February 2nd, 2012

Study Explores Role of Periprocedural Dabigatran in AF Ablation

As dabigatran becomes more widely used in AF patients, electrophysiologists are trying to figure out how to handle anticoagulation in patients taking the drug and for whom AF ablation is planned. In a new study published in the Journal of the American College of Cardiology, Dhanunjaya Lakkireddy and colleagues report on a multicenter, observational study of 290 patients who underwent an AF ablation procedure. Half the patients were taking periprocedural dabigatran and half were matched controls taking warfarin.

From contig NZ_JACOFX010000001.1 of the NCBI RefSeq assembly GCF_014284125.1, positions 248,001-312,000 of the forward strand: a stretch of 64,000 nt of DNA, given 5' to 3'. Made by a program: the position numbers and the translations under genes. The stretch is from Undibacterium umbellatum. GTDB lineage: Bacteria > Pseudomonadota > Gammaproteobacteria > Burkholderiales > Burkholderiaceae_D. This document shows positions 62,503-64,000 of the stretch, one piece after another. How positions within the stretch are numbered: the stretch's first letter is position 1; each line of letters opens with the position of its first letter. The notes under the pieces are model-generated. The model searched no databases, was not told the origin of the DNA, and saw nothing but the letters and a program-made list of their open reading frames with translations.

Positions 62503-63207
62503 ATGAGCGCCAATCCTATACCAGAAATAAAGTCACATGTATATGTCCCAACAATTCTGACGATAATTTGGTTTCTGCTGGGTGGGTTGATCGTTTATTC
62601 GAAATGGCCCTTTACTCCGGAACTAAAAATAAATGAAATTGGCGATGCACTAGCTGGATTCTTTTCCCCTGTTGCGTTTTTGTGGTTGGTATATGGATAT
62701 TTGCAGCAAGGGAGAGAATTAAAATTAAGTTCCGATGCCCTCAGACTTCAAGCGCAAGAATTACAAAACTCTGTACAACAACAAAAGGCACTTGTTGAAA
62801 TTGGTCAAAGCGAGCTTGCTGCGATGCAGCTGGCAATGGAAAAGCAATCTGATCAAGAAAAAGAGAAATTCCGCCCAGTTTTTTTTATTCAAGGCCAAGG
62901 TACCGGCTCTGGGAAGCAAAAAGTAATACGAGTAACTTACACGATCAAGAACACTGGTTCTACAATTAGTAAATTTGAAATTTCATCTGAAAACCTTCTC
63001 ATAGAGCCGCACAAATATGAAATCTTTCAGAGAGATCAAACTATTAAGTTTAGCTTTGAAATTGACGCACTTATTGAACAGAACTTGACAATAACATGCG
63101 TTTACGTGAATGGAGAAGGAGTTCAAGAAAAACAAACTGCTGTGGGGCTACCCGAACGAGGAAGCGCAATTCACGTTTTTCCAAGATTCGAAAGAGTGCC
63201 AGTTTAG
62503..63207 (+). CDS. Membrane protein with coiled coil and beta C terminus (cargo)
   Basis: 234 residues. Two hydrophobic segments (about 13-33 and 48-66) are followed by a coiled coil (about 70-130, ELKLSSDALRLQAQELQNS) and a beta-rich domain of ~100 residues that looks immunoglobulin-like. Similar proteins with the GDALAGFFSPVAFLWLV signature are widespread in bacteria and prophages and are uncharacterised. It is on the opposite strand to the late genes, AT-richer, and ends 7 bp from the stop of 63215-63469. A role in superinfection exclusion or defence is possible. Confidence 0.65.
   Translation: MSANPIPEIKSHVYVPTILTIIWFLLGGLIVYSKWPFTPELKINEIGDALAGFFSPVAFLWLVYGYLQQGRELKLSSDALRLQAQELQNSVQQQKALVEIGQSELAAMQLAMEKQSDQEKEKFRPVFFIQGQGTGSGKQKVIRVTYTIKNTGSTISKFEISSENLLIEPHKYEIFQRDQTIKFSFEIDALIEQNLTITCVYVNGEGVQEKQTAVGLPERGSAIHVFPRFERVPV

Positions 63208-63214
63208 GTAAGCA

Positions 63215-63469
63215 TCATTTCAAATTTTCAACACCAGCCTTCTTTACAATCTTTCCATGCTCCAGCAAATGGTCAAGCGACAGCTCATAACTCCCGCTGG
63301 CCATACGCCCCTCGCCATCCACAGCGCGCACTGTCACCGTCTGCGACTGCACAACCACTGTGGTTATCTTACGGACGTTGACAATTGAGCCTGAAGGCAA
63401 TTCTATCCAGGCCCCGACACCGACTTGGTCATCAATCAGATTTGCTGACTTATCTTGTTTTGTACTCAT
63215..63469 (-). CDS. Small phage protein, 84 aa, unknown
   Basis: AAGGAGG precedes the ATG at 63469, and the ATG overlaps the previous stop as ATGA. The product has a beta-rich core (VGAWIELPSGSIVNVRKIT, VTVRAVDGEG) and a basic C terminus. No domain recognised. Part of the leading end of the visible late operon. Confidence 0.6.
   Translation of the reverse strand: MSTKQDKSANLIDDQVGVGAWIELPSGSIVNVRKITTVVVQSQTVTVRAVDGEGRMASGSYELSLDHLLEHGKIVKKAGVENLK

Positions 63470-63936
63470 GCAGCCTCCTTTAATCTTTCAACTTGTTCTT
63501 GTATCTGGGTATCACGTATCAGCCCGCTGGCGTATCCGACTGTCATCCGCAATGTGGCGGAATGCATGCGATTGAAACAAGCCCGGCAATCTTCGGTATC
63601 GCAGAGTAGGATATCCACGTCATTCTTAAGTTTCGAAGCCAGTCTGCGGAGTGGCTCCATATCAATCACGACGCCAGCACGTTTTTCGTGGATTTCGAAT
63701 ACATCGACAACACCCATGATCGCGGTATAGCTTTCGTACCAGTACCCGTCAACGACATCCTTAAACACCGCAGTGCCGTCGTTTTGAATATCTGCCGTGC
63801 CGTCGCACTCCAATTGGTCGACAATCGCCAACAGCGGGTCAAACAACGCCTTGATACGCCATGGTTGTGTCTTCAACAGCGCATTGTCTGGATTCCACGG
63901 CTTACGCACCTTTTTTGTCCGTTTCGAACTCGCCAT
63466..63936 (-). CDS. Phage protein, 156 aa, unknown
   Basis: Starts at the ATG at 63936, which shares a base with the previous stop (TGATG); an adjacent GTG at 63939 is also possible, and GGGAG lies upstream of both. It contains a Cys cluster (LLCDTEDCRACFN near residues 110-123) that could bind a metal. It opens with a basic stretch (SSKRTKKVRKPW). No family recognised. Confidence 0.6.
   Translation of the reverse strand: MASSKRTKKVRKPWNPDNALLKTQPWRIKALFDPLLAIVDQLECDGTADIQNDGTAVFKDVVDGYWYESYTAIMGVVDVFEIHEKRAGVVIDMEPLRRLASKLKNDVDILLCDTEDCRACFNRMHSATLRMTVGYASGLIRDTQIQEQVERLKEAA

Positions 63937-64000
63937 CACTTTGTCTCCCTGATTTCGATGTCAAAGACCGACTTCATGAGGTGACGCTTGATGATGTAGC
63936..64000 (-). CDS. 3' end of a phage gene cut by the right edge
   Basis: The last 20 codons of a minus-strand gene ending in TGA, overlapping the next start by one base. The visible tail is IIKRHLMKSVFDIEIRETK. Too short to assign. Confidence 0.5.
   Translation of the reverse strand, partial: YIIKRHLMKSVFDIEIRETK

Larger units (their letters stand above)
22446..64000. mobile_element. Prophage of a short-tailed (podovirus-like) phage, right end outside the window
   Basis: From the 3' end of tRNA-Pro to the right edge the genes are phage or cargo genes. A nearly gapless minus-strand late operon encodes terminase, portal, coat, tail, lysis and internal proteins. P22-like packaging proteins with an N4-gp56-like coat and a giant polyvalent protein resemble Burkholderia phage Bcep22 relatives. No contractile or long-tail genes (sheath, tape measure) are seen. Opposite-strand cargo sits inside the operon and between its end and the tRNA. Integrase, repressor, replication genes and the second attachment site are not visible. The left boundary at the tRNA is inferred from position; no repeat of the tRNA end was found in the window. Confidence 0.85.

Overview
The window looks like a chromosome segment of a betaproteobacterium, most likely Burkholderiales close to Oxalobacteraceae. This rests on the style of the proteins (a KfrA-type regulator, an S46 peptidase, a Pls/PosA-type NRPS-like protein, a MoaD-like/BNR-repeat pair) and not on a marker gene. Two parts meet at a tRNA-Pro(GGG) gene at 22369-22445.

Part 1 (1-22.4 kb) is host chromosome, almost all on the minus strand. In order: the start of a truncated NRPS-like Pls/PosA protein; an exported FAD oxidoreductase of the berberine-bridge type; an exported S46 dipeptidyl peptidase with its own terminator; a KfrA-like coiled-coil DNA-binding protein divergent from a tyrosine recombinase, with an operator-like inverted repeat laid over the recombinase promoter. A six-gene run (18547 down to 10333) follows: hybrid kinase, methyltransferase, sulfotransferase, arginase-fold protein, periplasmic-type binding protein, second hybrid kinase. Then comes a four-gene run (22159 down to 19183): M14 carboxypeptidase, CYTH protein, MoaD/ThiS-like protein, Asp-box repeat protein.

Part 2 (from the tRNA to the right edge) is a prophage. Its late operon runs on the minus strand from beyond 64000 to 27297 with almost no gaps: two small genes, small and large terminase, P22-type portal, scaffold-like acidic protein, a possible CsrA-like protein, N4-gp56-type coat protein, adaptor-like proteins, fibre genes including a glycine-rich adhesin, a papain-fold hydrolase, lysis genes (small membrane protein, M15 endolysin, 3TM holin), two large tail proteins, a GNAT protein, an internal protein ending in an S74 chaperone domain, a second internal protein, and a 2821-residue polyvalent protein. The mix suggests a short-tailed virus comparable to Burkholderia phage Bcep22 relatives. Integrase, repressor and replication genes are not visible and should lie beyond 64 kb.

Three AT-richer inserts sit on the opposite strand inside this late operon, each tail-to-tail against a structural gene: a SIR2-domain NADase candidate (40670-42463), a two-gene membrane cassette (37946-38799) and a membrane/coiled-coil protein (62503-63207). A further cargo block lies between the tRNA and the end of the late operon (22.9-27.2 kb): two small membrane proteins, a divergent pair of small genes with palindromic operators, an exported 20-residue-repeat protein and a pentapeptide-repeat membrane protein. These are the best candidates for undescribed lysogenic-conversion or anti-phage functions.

There were significantly more thromboembolic  and bleeding complications in the dabigatran group than in the warfarin group:

  • Thromboembolic complications: 3 with dabigatran versus none with warfarin (p=0.25)
  • Major bleeding complications: 9 versus 1 (p=0.019)
  • Composite of bleeding and thromboembolic complications: 16% versus 6% (p = 0.009)

In a multivariate analysis, dabigatran was an independent predictor of bleeding or thromboembolic complications (OR 2.76, CI 1.22 – 6.25; p = 0.01).

In an editorial comment, Bradley Knight writes that the study “at first… appears to suggest that dabigatran has no role periprocedurally in patients undergoing AF ablation.” Although “AF ablation should not be performed on nearly uninterrupted dabigatran, as it was used in this study,” Knight preserves hope for “other approaches that capitalize on the advantages of the new oral anticoagulants.”

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